Seek PPP Business Aid Wrongfully, Expect Fraud Charges in Illinois
In an effort to provide emergency financial aid to millions of Americans impacted economically by the global coronavirus crisis, the federal government introduced the Coronavirus Aid, Relief, and Economic Security (CARES) Act.
Economic Relief through the Federal CARES Act
You may be familiar with the CARES Act because of the Economic Impact Payment (the stimulus payment) you might have received back in the spring. However, in addition to providing stimulus payments to American taxpayers, the CARES Act also offered relief to small businesses.
The bill established the Paycheck Protection Program (PPP), which authorized up to $659 billion in forgivable loans for job retention and other expenses. The program is designed to provide small businesses with funds to pay for up to 8 weeks of payroll costs, mortgages, rent, and utilities.
The PPP has been a source of much-needed support for Illinois’s many small businesses. However, it has also created an opportunity for businesses to commit fraud, and the Justice Department has already filed 30 PPP fraud cases.
Payment Protection Program Fraud in Chicago
In Chicago, the owner of several information technology companies in the city has been charged bank fraud and making false statements to a financial institution for allegedly filing a fraudulent application for a $441,138 loan.
The business owner reportedly submitted fraudulent 1099-MISC forms claiming the company had made payments to several workers. However, the workers confirmed with investigators that they never received these payments.
In addition, the man allegedly submitted IRS Forms 941 that misrepresented his company’s quarterly payroll expenses for 2019 as being significantly higher than they actually were.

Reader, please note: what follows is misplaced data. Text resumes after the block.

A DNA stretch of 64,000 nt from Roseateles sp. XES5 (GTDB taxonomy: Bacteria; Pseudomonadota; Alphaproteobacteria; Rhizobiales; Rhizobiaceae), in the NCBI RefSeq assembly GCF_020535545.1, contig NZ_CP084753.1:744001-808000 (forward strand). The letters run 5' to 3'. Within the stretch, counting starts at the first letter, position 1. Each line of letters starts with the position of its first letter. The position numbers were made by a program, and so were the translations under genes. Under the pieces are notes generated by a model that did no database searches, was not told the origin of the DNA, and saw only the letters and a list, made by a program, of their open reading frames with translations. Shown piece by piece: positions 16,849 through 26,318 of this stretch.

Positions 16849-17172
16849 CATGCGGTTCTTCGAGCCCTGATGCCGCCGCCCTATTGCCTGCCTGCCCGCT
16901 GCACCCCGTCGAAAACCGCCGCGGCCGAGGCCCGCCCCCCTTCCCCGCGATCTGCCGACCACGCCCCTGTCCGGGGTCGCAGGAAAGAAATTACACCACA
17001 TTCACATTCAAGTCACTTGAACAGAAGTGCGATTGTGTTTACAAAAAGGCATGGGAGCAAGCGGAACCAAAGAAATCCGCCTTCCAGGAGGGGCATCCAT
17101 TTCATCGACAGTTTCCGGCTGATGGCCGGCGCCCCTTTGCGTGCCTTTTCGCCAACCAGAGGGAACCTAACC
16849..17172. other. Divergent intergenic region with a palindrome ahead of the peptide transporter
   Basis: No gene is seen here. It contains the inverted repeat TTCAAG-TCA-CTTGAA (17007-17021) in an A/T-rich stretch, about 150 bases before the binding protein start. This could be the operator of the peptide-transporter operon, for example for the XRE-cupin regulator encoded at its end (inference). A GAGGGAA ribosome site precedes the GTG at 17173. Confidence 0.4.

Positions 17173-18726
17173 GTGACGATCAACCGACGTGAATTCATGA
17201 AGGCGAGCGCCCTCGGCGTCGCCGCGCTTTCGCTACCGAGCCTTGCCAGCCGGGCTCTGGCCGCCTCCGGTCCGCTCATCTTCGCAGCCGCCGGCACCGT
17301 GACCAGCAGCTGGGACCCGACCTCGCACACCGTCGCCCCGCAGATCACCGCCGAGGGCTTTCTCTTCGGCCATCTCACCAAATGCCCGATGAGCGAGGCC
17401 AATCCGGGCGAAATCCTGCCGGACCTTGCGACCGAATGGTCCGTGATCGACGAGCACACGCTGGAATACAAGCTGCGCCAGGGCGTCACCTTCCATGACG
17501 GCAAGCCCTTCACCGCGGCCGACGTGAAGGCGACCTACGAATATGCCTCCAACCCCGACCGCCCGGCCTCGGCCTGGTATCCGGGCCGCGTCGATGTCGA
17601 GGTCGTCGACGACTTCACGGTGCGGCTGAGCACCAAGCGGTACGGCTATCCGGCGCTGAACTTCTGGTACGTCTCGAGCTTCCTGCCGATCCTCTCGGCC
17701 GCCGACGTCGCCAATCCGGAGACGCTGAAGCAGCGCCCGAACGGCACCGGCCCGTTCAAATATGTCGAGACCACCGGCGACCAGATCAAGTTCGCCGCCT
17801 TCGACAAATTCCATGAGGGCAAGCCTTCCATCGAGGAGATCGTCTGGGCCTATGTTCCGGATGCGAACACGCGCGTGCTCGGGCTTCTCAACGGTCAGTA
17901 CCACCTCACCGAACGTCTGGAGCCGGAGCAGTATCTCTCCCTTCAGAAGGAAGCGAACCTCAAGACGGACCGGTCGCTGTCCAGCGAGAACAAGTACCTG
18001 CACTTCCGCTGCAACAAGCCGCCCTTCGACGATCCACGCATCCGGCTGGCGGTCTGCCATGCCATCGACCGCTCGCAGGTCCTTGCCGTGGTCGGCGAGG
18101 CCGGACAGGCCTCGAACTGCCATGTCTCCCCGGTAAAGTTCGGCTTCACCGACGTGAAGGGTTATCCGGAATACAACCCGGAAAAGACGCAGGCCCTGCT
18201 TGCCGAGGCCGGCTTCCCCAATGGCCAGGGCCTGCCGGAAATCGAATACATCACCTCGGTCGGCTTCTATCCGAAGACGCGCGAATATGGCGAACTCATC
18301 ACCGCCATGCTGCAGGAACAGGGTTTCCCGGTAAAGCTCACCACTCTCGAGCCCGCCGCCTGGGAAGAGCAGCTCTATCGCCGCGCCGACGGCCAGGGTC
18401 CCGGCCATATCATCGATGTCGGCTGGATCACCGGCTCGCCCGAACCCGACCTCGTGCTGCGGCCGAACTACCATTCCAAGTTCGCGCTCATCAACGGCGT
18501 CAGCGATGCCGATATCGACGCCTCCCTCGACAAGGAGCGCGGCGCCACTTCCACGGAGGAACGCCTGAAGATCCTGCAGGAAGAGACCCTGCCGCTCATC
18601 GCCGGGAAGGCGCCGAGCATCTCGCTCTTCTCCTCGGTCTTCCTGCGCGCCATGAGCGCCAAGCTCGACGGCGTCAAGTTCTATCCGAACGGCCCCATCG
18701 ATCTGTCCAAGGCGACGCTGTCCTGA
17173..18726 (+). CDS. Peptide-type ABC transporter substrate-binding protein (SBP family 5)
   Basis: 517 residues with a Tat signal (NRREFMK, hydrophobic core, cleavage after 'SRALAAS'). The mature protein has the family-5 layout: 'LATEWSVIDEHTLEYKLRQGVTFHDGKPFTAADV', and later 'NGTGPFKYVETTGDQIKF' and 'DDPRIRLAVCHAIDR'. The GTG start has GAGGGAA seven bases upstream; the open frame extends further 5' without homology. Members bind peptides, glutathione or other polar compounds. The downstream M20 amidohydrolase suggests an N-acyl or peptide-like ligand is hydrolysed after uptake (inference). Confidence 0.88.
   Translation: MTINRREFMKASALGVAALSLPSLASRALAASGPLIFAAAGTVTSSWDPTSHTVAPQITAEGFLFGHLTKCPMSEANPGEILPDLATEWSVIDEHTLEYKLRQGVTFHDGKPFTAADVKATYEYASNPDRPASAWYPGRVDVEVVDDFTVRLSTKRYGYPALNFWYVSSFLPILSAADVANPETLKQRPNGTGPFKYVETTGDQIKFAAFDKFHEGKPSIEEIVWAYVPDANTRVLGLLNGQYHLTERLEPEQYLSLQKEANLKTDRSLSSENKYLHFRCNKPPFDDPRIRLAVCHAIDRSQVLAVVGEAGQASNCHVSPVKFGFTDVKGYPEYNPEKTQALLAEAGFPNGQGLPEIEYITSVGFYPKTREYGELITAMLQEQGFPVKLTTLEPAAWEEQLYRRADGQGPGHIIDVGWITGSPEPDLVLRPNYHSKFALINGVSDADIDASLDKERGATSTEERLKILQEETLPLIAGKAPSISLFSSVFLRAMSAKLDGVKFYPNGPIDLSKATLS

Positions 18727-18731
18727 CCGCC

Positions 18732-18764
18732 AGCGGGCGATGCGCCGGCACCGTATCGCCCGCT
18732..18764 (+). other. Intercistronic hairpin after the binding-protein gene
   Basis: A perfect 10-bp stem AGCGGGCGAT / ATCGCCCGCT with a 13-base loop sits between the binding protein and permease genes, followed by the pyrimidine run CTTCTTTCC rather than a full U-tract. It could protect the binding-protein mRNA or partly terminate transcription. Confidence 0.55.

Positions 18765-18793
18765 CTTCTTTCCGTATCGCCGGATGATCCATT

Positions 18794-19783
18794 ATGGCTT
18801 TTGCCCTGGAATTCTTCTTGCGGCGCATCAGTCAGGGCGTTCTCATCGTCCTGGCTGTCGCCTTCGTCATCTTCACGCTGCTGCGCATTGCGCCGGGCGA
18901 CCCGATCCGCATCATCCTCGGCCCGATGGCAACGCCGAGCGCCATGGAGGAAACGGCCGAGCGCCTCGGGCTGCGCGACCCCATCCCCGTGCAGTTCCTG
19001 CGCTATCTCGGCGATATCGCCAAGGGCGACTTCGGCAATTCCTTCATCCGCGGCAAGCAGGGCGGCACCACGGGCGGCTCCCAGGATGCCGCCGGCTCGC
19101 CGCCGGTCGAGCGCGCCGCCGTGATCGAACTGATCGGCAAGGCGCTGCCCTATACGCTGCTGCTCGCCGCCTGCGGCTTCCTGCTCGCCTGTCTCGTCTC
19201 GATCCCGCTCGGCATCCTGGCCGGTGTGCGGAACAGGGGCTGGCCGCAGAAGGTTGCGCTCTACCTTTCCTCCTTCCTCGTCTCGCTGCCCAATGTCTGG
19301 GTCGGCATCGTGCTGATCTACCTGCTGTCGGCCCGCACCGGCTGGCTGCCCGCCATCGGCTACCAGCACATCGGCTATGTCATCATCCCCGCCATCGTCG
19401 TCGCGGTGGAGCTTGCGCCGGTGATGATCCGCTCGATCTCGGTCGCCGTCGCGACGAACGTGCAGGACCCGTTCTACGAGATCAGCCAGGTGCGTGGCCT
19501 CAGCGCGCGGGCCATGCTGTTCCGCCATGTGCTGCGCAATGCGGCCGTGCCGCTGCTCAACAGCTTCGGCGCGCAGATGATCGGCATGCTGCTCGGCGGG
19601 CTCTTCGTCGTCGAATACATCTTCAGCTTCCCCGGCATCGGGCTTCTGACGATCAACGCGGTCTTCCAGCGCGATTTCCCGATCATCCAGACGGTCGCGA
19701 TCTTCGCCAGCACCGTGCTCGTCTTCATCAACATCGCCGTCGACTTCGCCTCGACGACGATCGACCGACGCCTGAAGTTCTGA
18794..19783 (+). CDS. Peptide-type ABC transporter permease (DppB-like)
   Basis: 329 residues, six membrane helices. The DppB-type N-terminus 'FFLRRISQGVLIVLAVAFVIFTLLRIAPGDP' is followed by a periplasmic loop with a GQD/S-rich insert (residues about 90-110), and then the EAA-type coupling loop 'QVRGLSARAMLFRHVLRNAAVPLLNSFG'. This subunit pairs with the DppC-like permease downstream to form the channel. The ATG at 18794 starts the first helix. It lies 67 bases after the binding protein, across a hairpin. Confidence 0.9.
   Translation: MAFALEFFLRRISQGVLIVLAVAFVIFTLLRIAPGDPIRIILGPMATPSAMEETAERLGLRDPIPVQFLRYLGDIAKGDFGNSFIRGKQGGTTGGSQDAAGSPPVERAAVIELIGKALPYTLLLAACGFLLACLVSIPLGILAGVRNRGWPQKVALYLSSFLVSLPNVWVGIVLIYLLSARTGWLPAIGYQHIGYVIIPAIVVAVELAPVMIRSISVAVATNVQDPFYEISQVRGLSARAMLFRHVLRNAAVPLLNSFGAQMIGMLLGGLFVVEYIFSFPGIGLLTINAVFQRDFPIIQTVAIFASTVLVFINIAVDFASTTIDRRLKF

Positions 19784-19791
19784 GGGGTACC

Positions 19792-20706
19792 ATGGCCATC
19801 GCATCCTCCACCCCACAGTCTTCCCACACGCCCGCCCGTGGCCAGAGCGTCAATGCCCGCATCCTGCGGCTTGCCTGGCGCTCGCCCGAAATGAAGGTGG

Keep in mind that this story represents a federal criminal complaint — not a conviction — and that the Chicago business owner is considered innocent until proven guilty in a court of law.
How Bank Fraud Is Defined by Illinois Law
In Illinois, you can be charged with false statement bank fraud if you make a false statement in writing in order to obtain money, funds, credits, assets, securities, or other property from a bank or other financial institution. You can also be charged with this crime if you make a false statement in writing to obtain services from a currency exchange.
A false statement is considered any written statement that misrepresents your identity, address, or employment, or the identity, address, or employment of another person or company.
In order to be found guilty of this type of crime, you must be aware that the writing is false, and have written it with the intent to defraud the institution, knowing that the information you supplied would be relied on.
Penalties for Illinois Bank Fraud
The penalties for bank fraud in Illinois may vary depending on the amount of money that was allegedly stolen.
Bank fraud where the total value of money allegedly stolen is less than $300 is considered a Class A misdemeanor. In Illinois, a Class A misdemeanor is punishable by up to one year in jail and a fine of up to $2,500, or both.
Bank fraud where the total value of money allegedly stolen is between $301 and $10,000 is considered a Class 3 felony. In Illinois, a Class 3 felony is punishable by up to 5 years in a state penitentiary and a fine of up to $25,000, or both.
Bank fraud where the total value of money allegedly stolen is between $10,001 and $100,000 is considered a Class 2 felony. In Illinois, a Class 2 felony is punishable by up to 7 years in a state penitentiary and a fine of up to $25,000, or both.
Bank fraud where the total value of money allegedly stolen is more than $100,000 is considered a Class 1 felony. In Illinois, a Class 2 felony is punishable by up to 15 years in a state penitentiary and a fine of up to $25,000, or both.
About the Author:
Andrew M. Weisberg is a former felony prosecutor who now serves as a defense attorney in the greater Chicago area. He has extensive experience in handling all types of criminal cases, from sex offenses and domestic violence to retail theft-related crimes, murder, and drug crimes. His work has been recognized by Avvo, Expertise, National Trial Lawyers, and others, and he has been featured on countless news outlets for his experience and knowledge in criminal law.